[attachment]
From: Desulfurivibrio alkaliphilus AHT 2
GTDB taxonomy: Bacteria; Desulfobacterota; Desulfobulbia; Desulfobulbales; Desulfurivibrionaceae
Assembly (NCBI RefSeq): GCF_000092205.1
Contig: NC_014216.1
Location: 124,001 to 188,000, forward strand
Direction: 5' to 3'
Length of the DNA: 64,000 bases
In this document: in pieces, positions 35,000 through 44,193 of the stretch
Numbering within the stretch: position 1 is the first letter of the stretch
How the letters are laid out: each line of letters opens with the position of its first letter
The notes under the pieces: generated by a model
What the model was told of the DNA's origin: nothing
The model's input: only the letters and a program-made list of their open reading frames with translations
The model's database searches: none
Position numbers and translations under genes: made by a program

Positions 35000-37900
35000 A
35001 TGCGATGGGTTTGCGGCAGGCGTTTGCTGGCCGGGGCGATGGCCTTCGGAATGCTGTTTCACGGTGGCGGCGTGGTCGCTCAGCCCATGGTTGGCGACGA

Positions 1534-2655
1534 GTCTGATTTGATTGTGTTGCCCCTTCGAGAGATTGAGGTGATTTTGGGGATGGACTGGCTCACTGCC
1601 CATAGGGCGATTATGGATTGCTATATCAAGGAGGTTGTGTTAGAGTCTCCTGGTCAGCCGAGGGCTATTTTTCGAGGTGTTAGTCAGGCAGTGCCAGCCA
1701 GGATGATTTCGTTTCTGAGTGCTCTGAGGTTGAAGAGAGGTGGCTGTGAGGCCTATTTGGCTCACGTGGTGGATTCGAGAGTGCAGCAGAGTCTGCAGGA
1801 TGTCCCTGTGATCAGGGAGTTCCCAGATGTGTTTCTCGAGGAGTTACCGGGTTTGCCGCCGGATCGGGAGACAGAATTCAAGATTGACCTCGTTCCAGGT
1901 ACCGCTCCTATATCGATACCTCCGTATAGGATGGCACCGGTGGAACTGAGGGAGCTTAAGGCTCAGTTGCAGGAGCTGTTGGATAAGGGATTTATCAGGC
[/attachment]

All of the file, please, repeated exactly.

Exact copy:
From: Desulfurivibrio alkaliphilus AHT 2
GTDB taxonomy: Bacteria; Desulfobacterota; Desulfobulbia; Desulfobulbales; Desulfurivibrionaceae
Assembly (NCBI RefSeq): GCF_000092205.1
Contig: NC_014216.1
Location: 124,001 to 188,000, forward strand
Direction: 5' to 3'
Length of the DNA: 64,000 bases
In this document: in pieces, positions 35,000 through 44,193 of the stretch
Numbering within the stretch: position 1 is the first letter of the stretch
How the letters are laid out: each line of letters opens with the position of its first letter
The notes under the pieces: generated by a model
What the model was told of the DNA's origin: nothing
The model's input: only the letters and a program-made list of their open reading frames with translations
The model's database searches: none
Position numbers and translations under genes: made by a program

Positions 35000-37900
35000 A
35001 TGCGATGGGTTTGCGGCAGGCGTTTGCTGGCCGGGGCGATGGCCTTCGGAATGCTGTTTCACGGTGGCGGCGTGGTCGCTCAGCCCATGGTTGGCGACGA

Positions 1534-2655
1534 GTCTGATTTGATTGTGTTGCCCCTTCGAGAGATTGAGGTGATTTTGGGGATGGACTGGCTCACTGCC
1601 CATAGGGCGATTATGGATTGCTATATCAAGGAGGTTGTGTTAGAGTCTCCTGGTCAGCCGAGGGCTATTTTTCGAGGTGTTAGTCAGGCAGTGCCAGCCA
1701 GGATGATTTCGTTTCTGAGTGCTCTGAGGTTGAAGAGAGGTGGCTGTGAGGCCTATTTGGCTCACGTGGTGGATTCGAGAGTGCAGCAGAGTCTGCAGGA
1801 TGTCCCTGTGATCAGGGAGTTCCCAGATGTGTTTCTCGAGGAGTTACCGGGTTTGCCGCCGGATCGGGAGACAGAATTCAAGATTGACCTCGTTCCAGGT
1901 ACCGCTCCTATATCGATACCTCCGTATAGGATGGCACCGGTGGAACTGAGGGAGCTTAAGGCTCAGTTGCAGGAGCTGTTGGATAAGGGATTTATCAGGC